Second, the law only requires notice of unauthorized disclosure of personal information in limited cases. No disclosure is required if the ill-gotten data “does not create a material risk of identity theft or fraud.” By default, such determinations are left to the same people entrusted with guarding the compromised data in the first place. This is kind of like letting the fox guard the hen house.

There's little incentive to make such a disclosure, given that the downside of making such a disclosure may outweigh the upside. Such a disclosure could trigger an expensive defense of a consumer class action lawsuit or governmental investigation, such as occurred earlier this year when Providence Health System in Oregon, without any regulatory requirement to do so, notified patients that it had experienced a data breach.

Further, a recent survey of businesses by The Ponemon Institute, an organization that promotes responsible information and privacy management practices, revealed that data breaches cost companies an average total of $4.7 million, or $182 per compromised record, in 2006. About 70 percent of the costs were considered “indirect,” a result of lost business, also known as “churn.” Few consumers will continue to patronize businesses that tell them their credit card numbers and other entrusted information have been accessed or stolen by an “unauthorized party.”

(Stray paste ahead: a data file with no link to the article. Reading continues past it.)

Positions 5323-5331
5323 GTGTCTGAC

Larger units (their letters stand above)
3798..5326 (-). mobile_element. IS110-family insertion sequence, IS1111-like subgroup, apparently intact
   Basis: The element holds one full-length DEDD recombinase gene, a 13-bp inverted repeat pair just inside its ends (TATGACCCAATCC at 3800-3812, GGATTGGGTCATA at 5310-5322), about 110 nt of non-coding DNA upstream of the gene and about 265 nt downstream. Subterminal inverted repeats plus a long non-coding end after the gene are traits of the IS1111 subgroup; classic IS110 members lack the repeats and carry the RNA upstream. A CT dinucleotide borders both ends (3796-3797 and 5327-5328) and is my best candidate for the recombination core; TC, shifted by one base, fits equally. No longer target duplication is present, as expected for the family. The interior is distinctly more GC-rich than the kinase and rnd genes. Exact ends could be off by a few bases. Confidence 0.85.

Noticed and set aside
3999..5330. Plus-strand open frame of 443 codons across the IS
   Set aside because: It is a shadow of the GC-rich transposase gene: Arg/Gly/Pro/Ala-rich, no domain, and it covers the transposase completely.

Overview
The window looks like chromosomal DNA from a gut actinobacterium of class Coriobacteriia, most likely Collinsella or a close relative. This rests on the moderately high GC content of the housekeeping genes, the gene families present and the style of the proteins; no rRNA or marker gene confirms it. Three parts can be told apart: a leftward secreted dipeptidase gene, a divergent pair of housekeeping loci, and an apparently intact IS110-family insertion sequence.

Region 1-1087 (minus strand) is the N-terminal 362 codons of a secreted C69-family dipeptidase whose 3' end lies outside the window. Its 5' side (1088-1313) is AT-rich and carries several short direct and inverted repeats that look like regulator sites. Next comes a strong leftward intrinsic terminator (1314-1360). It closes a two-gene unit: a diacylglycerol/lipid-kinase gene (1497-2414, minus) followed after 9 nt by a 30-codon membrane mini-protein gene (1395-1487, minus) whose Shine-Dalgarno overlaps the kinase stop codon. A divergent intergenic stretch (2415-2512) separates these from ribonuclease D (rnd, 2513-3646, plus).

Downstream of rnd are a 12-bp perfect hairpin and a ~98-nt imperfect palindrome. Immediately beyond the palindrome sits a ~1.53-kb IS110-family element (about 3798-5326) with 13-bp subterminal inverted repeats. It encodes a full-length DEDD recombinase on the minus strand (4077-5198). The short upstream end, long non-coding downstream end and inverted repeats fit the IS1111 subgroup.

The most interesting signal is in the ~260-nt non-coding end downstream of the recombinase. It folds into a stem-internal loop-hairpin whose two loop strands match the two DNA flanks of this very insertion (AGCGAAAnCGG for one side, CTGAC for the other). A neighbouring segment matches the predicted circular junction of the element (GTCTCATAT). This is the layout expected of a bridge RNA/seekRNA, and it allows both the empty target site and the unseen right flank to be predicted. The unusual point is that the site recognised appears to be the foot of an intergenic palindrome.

Not surprisingly, since Act 138 has been enacted, there have only been a handful of publicized data security breach notices issued by companies doing business in Wisconsin. Most of these notices have been issued by companies required to do so under foreign state data breach notice laws, not under Wisconsin law. Because there is little incentive to disclose a data breach, the majority of the 32+ states that have passed data breach notice laws (California being the first) require that entities provide consumers with notice of unauthorized disclosure of personal information regardless of the risk of identity theft. Many of these laws also contain express penalties, including criminal penalties, for failure to make the required disclosures.

If you're a business, Wisconsin's law isn't necessarily a bad thing. In fact, it's probably a good thing. There's been a national clamor by consumers for protections from identity theft. What better way to quiet the masses than with new legislation that appears to be a strong weapon to combat identity theft, but in reality is just a cheap plastic sword.